After about a minute and a half into the fight, my stomach dropped as I watched our guy stumble, spin and hit the floor like a felled tree. A knock out.
I wasn’t prepared to see any knock outs among the amateurs, least of all among us, and on the video I took of the fight, my gasp of surprise can be clearly heard as he hits the floor.
As the guys explained to me later, there are certain moves that are not allowed in certain fights, especially in first fights. A knee to the face was one of those moves, which as it turns out, was allowed for all of the fights of the night. If our fighter had known, it’s possible the knock out and broken nose wouldn’t have happened.
We didn’t complain, even as our teammate nursed what was clearly a broken nose, split through the skin and oozing blood. Things are different in different countries, and we weren’t going to be those Americans that couldn’t handle it.
Meanwhile, my fears of my boyfriend becoming seriously injured were busting though my seams of composure. I knew trying to throw out some encouraging words could make things worse for him, it would be an obvious attempt at covering up fear, so I stayed quiet. We all did. I think the whole team was a bit rattled from the knock out.
Heart in my throat and shaking hands jammed into my pockets, I trailed the team as they prepped Nikita for his fight in the hallway outside of the main room. The ohs and ahs from the crowd, the emphatic Spanish announcer and the cinematic sound effects made it almost impossible to focus.
The 5-more-matches-experienced opponent, “Rockman,” was clearly a local favorite, and garnered lots of cheers both during the weigh in and his ring entrance.
That certainly did not help.
With my “Corner” pass, I grabbed a seat front row and started to record the match. I don’t think I watched any bit of the fight outside of the viewfinder- it was just too real to watch it with my own eyes, happening only a few feet away.
For the most part, the match was uneventful. Being his first fight, Nikita had no idea what to expect, and fought to defend and preserve his body from injury. He does have a day job, after all.
And to my relief, despite a kick in the nuts, he was uninjured. Lost the match by points, but no injuries to speak of. No knock outs.
I could finally breathe.
After the match, his opponent came back to see us, and turned out to be a really friendly guy. He made quite a few recommendations for how to spend the rest of our time in Panama, and even met us for drinks at one of his favorite local breweries the next day.
When I wasn’t assisting Nikita and his teammates behind the scenes, I was watching other matches from the sidelines.
Even for amateur matches, they were certainly entertaining, with a lot of feisty energy from both the Panamanians and the opponents. All of the fighters were given a full entrance, with their song of choice, multicolored stage lighting, and a fog machine. One Colombian opponent even had someone walk behind him while holding up a full-sized flag during his entrance.
This was fun to watch, but after a while I started to notice the Panamanians claiming victory on almost all of the matches.
I don’t think it was a coincidence.
Even factoring in something like home-field advantage, because of the misinformation we received about the experience of Nikita’s opponent, I’m less inclined to believe that the matches weren’t fixed in some way.
From what we saw, the referee calls were fair, so in my entirely unexpert opinion, it really came down to the mismatch in fighter experience. It is simply unlikely that one-on-one matches would all fall to one side.
Title Fights – Battle for the Belt!
The exception to many of the Panamanian victories were the title matches in which there were no Panamanian fighters present. Nikita’s trainer was set to fight a Panamanian pro fighter, until he suffered an injury a few weeks before the event, and another match had to be arranged shortly beforehand. The two matches ended up being our two fighters versus, and this was kind of weird, two brothers from Argentina.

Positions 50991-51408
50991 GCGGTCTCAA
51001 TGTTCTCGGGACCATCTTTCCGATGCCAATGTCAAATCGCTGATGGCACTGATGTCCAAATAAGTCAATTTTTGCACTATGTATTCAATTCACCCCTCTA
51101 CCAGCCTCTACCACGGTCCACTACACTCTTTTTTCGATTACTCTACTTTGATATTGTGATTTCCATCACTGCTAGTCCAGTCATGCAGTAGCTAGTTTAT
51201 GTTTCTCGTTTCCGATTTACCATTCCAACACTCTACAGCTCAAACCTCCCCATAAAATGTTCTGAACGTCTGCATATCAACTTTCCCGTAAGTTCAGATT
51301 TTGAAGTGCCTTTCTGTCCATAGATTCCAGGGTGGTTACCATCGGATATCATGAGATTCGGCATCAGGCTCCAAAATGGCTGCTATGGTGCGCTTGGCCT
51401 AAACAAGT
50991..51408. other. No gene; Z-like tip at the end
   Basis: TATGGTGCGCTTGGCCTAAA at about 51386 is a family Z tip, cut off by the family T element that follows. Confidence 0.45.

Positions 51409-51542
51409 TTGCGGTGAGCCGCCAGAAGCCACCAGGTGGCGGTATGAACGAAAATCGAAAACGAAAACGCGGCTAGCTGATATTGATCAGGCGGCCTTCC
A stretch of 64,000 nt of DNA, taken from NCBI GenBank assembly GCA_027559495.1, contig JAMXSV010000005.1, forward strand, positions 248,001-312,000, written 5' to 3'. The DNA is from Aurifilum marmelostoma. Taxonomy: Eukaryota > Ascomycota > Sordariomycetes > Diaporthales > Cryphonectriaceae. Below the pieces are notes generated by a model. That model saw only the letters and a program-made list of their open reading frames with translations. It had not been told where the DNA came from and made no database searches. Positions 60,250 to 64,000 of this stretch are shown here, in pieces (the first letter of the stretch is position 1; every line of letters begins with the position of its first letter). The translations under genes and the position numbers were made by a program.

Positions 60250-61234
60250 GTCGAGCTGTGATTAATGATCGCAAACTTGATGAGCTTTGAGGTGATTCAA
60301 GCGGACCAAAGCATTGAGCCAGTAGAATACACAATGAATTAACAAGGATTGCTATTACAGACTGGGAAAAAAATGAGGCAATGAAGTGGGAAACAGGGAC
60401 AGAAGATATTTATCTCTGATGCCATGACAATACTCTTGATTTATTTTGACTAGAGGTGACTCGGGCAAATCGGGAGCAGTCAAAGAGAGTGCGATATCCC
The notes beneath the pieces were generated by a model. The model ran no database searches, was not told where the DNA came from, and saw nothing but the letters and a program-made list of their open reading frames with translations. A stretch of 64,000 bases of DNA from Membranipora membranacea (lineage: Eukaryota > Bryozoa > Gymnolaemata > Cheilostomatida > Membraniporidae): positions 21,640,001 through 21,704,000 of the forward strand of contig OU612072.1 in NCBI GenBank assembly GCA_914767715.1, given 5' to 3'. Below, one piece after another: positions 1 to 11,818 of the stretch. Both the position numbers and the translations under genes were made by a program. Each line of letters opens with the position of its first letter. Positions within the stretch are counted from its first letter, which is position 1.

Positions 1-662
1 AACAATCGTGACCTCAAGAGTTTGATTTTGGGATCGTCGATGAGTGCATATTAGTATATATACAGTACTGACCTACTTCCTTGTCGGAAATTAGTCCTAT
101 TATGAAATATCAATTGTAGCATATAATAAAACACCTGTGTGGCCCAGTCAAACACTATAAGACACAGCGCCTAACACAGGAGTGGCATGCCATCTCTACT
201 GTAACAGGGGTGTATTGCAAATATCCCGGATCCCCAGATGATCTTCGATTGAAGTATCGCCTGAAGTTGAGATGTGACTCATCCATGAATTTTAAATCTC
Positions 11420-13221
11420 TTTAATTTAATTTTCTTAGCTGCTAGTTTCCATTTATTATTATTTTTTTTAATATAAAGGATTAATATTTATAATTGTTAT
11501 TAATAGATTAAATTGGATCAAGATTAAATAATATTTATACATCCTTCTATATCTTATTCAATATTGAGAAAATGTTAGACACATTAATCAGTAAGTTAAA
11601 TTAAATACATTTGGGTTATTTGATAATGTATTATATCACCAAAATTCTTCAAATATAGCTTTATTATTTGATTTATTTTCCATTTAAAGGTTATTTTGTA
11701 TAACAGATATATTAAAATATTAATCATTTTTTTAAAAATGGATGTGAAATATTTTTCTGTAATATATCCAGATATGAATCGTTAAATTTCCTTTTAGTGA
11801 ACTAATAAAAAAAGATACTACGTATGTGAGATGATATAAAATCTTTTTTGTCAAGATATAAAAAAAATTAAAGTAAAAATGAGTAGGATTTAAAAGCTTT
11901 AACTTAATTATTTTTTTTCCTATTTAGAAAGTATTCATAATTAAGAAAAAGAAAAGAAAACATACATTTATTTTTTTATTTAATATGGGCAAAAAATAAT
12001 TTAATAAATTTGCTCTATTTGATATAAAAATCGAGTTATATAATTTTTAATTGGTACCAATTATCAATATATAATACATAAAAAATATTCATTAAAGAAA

The brothers both lost.
Even though amateur fights can be fun to watch, when compared to professional fights, they start to look sloppy. Which is fine, because they’re not professional and that’s the point.
While professional matches can also be boring and uneventful, there’s no denying the tightened technique and sheer physical strength from years and years of training. One, well-aimed blow from a professional fighter can take down an opponent of equal size and strength, and it’s this dramatic unpredictability that makes the sport so exciting.
For the record, the runner up to the main event was Stephen Richards, a Jamaican transplant from Atlanta. Incredibly quiet and good-natured outside of the ring, he knocked out his opponent (and when I say knocked out, I mean out cold for minutes) with a kick to the head 45 seconds into the match. I didn’t even have enough time to get a good position for the shot.
The main event was Nikita’s trainer, Harris Norwood. The officials called an end to the match in the second round, after they were unable to stop the bleeding to a gash on his opponent’s face.
Two amateur losses but two title wins. Overall, I feel like it was a successful trip.
After Thoughts on the Trip
It was a once in a lifetime travel opportunity and we took it. Not many people have fought in a martial arts match, even less a televised one, and I suspect even less have traveled to another country to participate in a fight event.
While I just tagged along for the ride as Nikita did the actual fighting (and months of preparatory training), I did hang with a bunch of fighter dudes, and tried to keep the girly vibes to a minimum. I don’t have that many girly vibes to begin with, but once the actuality of my bae up there in the ring getting beat on inched closer, I had to keep my instinct to protect and smother with love in check.
Despite my irritation with the mismatch between my boyfriend and his opponent (and all of the anxiety that came with it), Muay Thai Nights was professional for the most part. Even though there was no guarantee, I got to stay behind the scenes and enjoy the catered meals and privileges of the fighters, under the label of “staff.” There was plenty of medical support with a physician and medical assistants on staff for the fighters.
Muay Thai Nights 7 in Panama City was a great experience overall. Any time you can take a sponsored trip, it’s an opportunity to say “yes” to something you wouldn’t usually do. And those are the experiences you remember the most, and look back on and feel proud of yourself for doing. Clearly I’m talking about Nikita here, because I can’t exactly look back on myself and feel proud about eating a lot of free food. Or can I?
Overall, we hope to experience more trips like these in the future, but without so much of the physical- and emotional- requirement 🙂